Have you noticed the parenthesis are getting longer? It's because the concepts are getting more complicated. But keep up, it's not that hard.
These are going to be brief and for every word in the above parenthesis I will write a whole new article. I just want to get some quick definitions down first. And yes, there are more, and I will try and write about as many as I can. These are just the ones that I am most familiar with. It is also worth noting that these are by no means authoritative definitions - they are very simplistic and there are many nuances and disagreements within the sex-positive community about these definitions.
Heterosexuality - being attracted to the people who are either the opposite GENDER or the opposite SEX. Examples of heterosexual relationships are:
- Male-bodied man and female-bodied woman
- Male bodied woman and female-bodied man
Bisexuality - bisexuality is defined as an attraction to two different sexes or genders, such as being attracted to:
- male-bodied men AND female-bodied women
- female-bodied men AND male-bodied women
- male-bodied men AND women
- female-bodied men AND women
Polysexuality - polysexuality is defined as an attraction to multiple sexes or genders. Polysexual individuals experience attraction towards many, but not all, genders and sexes.
Pansexuality - pansexuality is defined as attraction to people of all sexes and genders - this is also known as being 'gender-blind'. Pansexual individuals can be cisgender or transgender and can be attracted to cisgender and/or transgender individuals.
Homosexuality - being attracted to people of the same biological sex and gender identity.
Asexuality - Asexuality is the lack of sexual attraction and limited or no interest in sexual activity. It is important in the context of discussing asexuality to discuss the difference between sexual orientation and romantic orientation - asexuality does not necessarily mean that someone is an introvert who loathes company and is terrified of being touched, which is something of a rather poisonous stereotype. Asexual individuals have the capacity to love and an interest in romantic relationships, just minus the sexual component.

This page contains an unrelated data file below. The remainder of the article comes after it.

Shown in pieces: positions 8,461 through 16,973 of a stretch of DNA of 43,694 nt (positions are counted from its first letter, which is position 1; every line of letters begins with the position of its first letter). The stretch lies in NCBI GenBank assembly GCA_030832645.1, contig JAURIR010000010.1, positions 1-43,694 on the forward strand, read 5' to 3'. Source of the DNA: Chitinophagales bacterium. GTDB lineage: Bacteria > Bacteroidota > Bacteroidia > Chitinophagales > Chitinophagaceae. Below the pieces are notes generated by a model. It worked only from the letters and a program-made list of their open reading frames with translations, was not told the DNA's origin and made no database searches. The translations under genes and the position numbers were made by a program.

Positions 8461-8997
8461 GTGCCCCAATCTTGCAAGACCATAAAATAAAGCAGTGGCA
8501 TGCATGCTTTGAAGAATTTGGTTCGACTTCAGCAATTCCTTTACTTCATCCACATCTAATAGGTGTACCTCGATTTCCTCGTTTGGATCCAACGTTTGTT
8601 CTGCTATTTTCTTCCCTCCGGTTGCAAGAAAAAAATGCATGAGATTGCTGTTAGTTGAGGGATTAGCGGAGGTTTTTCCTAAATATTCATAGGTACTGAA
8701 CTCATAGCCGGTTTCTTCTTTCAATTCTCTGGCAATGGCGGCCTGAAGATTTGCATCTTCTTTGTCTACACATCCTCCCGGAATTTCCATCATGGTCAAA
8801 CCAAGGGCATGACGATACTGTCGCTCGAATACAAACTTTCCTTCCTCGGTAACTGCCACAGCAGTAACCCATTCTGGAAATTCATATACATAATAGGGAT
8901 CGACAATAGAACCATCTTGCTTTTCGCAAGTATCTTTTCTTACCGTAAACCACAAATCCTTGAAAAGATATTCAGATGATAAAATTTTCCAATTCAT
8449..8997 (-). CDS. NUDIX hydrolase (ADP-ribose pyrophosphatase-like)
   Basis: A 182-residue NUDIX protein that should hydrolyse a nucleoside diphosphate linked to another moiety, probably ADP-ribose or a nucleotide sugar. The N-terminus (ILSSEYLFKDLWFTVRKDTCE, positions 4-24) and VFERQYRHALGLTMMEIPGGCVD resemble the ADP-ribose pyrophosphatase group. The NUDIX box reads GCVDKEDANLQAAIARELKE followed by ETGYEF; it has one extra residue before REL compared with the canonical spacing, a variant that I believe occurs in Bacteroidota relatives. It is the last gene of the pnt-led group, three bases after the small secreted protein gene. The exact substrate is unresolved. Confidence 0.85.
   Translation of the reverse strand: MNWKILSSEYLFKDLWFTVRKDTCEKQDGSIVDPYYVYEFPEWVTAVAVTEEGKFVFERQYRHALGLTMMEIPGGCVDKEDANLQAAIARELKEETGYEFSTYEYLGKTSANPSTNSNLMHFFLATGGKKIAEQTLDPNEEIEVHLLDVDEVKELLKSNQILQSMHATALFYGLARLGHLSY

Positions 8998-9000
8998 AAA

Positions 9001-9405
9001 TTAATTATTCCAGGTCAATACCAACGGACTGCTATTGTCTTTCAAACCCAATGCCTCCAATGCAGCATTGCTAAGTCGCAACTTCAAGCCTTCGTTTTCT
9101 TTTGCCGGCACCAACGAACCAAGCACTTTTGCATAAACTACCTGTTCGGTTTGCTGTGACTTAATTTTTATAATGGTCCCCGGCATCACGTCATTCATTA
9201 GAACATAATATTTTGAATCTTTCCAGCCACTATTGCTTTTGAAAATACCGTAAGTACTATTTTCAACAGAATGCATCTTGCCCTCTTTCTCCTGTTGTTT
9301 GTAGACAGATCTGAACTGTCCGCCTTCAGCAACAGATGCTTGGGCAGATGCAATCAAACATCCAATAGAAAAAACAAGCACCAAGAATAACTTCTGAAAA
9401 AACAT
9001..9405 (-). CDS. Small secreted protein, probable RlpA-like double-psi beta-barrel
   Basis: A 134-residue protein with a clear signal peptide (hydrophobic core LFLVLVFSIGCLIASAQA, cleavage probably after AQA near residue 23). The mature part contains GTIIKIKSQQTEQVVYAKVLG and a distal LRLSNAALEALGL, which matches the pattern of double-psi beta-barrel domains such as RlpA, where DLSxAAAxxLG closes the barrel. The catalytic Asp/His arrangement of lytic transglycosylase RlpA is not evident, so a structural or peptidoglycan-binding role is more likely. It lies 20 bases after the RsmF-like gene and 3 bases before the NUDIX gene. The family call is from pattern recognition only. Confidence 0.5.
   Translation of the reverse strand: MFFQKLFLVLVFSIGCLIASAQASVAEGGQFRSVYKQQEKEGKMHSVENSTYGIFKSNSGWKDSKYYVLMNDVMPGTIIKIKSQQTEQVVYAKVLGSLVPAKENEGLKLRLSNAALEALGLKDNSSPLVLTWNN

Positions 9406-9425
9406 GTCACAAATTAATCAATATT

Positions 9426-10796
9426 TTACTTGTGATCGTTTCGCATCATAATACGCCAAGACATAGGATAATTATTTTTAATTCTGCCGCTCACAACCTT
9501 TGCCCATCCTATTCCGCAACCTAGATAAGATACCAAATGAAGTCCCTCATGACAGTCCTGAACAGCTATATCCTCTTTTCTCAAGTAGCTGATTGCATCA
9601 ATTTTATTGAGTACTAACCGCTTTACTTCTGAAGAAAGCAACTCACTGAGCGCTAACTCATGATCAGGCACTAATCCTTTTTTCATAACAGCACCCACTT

What is the difference between bisexuality, polysexuality and pansexuality?
Bisexuality can be differentiated from pansexuality in that bisexuality is an attraction to two distinct sexes/genders (and one of these attractions can be stronger than the other). Polysexuality is similar to bisexuality and bisexuality can be considered a type of polysexuality. In contrast, pansexuality is an attraction to people regardless of sex or gender, in that attractiveness is not specifically tied to particular sexes or genders. All that being said, we define labels. Labels do not define us. Nobody gets to tell you if you're bi or poly or pan. You chose.
Masculinity and femininity are social constructs that are falsely attributed to sex and/or gender that is our way of expressing ourselves in a sexual context - i.e. through conforming to traditional 'male' or 'manly' characteristics or traditional 'female' or 'womanly' characteristics. Again, this is not really as connected to sex and gender or even orientation as people like to think - there are the stereotypes of 'masculine' lesbians and 'effeminate' gays but really, that's all just coincidence.
In the end it is important to recognise that these elements of sexuality, sexual orientation and sexual expression are all kind of...independent of each other. We like to think that male, man, masculine and liking women all go together and female, woman, feminine and liking men all go together but the reality is that a lot of people don't fit these binaries - there's nothing wrong with them. There's nothing unusual or unnatural or sinful about them and the sexual activities associated with non-binary relationships.
Yeah. I think that's it. I will be pulling apart a lot of this terminology - especially the orientation ones - and be talking about my own personal experiences, as well as trying to convince people to write shit for me. Until then, stay tuned and stay beautiful!